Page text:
Sometimes tapping issues can be a little tricky to sort out. There are the feelings you have and the plain old truthful facts about it. If your emotions on the topic are strong, the separation between facts and feelings can be hard to find. Or you may think it’s all feelings, or even all facts.
Maybe you’re thinking, “So what? I’ll just start tapping and it will all sort itself out.” That is one approach, and it may be successful. But it can help to at least be aware of the facts-versus-feelings components of your issue.
In The Beginning
Tangling up facts and feelings can cause resistance to tapping on the issue in the first place. Let me give you an example. A client (“Ben”) was extremely uncomfortable at networking events. He mumbled, avoided people and felt nauseous. He felt ashamed that he didn’t know how to clearly describe his coaching practice.
Ben saw no point to tapping on this issue because he was sure he just needed to come up with his perfect 30-second intro speech. But the fact was that his dread of networking came up any time he thought of writing his speech. And that fear stifled his ability to think creatively to write a good intro speech. With this tangled knot, there was no way out of his dilemma.
What’s The Answer?
Here’s what we did: We acknowledged that it is a fact that he could benefit from writing a good intro speech. We acknowledged that he had strong feelings of fear and shame when networking.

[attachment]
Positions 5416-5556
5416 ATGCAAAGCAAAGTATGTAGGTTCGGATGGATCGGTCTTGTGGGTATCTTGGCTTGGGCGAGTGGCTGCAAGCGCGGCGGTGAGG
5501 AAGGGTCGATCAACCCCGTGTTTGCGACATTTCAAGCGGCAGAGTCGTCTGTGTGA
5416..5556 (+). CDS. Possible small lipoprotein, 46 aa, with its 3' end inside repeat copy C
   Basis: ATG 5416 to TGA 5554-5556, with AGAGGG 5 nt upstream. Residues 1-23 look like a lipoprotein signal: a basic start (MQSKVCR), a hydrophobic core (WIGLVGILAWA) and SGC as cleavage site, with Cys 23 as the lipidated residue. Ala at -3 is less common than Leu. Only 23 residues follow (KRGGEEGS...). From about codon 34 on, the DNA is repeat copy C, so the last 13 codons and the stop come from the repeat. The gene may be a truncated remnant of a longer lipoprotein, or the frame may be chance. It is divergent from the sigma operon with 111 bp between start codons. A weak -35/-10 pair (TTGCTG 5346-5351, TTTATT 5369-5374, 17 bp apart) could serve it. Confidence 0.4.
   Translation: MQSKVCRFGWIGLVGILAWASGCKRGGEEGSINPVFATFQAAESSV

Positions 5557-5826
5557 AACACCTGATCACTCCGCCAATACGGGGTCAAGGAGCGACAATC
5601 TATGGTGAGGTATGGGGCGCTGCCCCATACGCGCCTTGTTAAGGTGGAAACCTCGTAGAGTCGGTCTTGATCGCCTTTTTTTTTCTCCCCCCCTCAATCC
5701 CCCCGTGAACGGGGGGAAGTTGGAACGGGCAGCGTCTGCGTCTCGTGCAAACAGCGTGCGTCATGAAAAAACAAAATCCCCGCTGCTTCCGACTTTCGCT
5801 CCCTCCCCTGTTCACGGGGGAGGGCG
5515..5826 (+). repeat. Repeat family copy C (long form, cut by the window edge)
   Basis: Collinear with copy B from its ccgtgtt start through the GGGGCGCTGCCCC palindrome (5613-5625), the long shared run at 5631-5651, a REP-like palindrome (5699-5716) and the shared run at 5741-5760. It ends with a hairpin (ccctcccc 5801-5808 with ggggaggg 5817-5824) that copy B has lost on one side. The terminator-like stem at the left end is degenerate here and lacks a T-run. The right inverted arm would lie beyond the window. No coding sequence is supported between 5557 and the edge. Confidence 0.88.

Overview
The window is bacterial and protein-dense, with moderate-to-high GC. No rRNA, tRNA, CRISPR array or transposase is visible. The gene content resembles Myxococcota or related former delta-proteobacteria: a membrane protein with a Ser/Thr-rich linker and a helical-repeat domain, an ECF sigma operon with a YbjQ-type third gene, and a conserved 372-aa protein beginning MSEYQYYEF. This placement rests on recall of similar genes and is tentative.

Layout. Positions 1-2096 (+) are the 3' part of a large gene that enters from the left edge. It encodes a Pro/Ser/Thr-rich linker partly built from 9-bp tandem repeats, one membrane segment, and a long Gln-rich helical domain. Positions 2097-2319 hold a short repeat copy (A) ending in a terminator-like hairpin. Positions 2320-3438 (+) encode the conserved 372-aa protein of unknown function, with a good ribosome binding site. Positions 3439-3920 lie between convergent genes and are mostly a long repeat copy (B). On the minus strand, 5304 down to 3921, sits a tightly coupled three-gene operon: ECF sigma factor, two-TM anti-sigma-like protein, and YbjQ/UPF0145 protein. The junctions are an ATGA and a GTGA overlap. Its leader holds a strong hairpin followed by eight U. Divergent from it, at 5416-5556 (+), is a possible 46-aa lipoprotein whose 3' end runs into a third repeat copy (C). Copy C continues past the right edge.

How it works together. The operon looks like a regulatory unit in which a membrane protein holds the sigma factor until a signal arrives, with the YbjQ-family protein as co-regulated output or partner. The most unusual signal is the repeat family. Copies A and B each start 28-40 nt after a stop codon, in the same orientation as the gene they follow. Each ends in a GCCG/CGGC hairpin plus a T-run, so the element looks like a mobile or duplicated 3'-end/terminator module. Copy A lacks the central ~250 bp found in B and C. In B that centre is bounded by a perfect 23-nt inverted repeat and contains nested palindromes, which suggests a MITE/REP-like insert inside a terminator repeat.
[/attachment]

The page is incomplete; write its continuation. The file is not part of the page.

We tapped away the fears and shame and limiting beliefs and here’s what happened: He went to a networking event the next day and had fun! He still didn’t have a good intro speech, but he wasn’t concerned about it. He was able to connect with people anyway, which is the whole point of networking.
So the fact that he needed a good speech didn’t change. But we untangled it from the feelings. Now Ben has the confidence that with some focused effort, he can craft a good speech. And it’s still a fact that when he does, his networking will probably produce better results.
Check For Self-Blame
An important consideration: Self-blame about an issue like this can be easily overlooked. But it can anchor other emotions so that they’re hard to clear. So when you untangle your own knots of facts and feelings, be sure to check for that. In Ben’s case, the self-blame was strong related to his unwritten intro speech. We cleared the other feelings and beliefs more quickly by starting off with eliminating that blame.
Originally published on December 26, 2010.